Ericsson Offers Kill Switch For Notebooks - InformationWeek

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Infrastructure // PC & Servers

Ericsson Offers Kill Switch For Notebooks

The anti-theft technology makes it possible to disable a laptop by sending a message via SMS, a form of text messaging on mobile phones.

Ericsson's Anti-Theft Module For Notebooks

Ericsson's Anti-Theft Module For Notebooks
(click for larger image)

Ericsson on Thursday introduced an anti-theft module that taps Intel's on-chip technology for disabling lost and stolen commercial laptops.

In addition, the Mobile Broadband Module includes a global positioning system for locating the laptop, which would have to be connected to a cellular network that supports high-speed packet access, a collection of mobile telephony protocols currently found in 76 countries, including the United States.

The module takes advantage of Intel's anti-theft technology within the chipmaker's Centrino 2 mobile platform. The combined technology makes it possible to disable a laptop by sending a message via short message service, or SMS, which is a form of text messaging on mobile phones. Once the signal is received, the Intel hardware renders the laptop useless by blocking the boot process. The Ericsson technology can also send location data to a central server.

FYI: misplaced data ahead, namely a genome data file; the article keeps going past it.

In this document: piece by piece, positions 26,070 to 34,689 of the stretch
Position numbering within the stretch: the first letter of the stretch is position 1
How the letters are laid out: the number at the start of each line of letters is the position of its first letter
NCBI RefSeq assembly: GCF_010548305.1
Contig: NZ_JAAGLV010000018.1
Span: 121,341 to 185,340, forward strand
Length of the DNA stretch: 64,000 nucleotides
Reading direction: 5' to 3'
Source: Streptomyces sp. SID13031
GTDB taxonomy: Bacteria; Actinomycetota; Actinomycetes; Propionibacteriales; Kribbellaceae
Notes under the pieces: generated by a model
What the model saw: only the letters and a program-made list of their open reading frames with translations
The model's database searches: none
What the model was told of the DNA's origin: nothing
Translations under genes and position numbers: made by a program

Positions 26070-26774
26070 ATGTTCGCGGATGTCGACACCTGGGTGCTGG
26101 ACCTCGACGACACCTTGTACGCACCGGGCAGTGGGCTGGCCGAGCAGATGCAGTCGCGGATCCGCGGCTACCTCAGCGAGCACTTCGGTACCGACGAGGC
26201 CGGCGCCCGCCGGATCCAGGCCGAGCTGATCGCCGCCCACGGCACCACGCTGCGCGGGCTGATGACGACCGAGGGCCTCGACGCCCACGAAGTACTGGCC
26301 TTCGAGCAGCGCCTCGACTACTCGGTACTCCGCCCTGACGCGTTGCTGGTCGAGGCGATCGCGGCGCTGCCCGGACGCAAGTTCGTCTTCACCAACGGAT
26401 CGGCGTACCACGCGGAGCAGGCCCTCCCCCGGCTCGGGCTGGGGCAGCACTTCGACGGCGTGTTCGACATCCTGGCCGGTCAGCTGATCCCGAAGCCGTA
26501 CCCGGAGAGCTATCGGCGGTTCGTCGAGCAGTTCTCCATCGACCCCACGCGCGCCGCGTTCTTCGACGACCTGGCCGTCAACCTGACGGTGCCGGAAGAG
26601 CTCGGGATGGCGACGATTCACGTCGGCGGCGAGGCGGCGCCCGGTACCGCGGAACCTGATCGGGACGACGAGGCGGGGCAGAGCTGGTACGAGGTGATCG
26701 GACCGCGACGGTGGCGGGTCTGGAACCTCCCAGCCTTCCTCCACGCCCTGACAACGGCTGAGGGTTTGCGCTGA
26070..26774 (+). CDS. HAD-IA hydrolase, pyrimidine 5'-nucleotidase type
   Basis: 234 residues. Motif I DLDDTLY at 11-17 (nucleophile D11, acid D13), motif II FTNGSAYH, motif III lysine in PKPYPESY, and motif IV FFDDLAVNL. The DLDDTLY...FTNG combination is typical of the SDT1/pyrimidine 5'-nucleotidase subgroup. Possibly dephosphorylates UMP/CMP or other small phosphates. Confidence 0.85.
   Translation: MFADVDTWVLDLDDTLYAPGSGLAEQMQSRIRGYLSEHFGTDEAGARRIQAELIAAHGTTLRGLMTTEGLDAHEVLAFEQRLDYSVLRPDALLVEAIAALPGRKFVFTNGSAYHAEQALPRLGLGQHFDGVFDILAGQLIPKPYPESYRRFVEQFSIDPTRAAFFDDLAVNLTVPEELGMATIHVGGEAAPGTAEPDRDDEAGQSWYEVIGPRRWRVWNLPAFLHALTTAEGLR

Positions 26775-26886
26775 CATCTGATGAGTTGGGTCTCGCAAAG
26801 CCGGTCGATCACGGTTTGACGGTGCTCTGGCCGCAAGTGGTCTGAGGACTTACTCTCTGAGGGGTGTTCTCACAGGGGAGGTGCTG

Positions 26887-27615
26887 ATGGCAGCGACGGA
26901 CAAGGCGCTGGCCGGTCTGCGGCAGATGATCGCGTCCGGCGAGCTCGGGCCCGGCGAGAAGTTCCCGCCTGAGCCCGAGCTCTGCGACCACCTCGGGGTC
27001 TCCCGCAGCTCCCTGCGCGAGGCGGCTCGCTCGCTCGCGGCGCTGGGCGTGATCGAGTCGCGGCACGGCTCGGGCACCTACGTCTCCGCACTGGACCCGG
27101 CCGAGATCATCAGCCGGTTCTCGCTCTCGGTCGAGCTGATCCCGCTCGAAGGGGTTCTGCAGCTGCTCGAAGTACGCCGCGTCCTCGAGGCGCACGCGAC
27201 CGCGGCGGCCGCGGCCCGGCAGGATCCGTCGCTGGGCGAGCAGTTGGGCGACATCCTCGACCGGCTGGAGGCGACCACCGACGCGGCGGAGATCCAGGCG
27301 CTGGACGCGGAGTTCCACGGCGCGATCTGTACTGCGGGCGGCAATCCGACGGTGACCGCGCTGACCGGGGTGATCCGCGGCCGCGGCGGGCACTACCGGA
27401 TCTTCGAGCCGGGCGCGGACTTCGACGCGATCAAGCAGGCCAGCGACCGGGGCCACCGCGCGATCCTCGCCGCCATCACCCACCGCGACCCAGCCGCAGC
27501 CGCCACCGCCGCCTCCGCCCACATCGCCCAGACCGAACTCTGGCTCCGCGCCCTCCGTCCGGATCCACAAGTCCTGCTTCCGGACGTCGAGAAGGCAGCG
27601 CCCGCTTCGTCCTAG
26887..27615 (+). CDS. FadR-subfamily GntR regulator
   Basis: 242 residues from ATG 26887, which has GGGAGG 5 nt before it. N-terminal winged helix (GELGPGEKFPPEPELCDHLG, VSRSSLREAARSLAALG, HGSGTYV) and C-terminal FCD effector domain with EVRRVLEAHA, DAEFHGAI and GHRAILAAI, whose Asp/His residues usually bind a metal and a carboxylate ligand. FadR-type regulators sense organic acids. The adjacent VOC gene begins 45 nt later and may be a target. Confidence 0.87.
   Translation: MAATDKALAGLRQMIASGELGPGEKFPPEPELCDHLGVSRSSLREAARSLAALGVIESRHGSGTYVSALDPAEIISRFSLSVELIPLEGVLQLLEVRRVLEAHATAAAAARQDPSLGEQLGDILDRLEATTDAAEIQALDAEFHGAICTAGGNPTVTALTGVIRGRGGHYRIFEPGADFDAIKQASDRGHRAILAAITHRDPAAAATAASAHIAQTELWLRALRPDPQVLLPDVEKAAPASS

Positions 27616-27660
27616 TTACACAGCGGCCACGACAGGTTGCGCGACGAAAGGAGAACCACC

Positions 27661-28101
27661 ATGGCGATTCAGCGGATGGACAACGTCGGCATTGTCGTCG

The new product is Ericsson's latest effort to encourage more businesses to use cellular networks for mobile broadband. "We are committed to work with industry leaders to shape a complete, end-to-end solution to drive increased mobile broadband adoption," Mats Norin, VP and head of Mobile Broadband Modules at Ericsson, said in a statement.

Through the use of security software provided by other vendors, Intel's hardware-based technology can be programmed to disable a laptop following activities that indicate unauthorized access attempts, such as repeated login failures. In addition, third-party encryption hardware or software can leverage the technology to delete cryptographic keys or other essential code of decrypting encrypted data.

Ericsson plans to make its security modules available in business laptops in the second half of next year.

Ericsson is not the first vendor to take advantage of Intel's security hardware. Lenovo this month introduced a business notebook that provides a similar anti-theft mechanism using the chipmaker's technology and software from Absolute Software. The Lenovo laptop, however, doesn't offer a GPS service.

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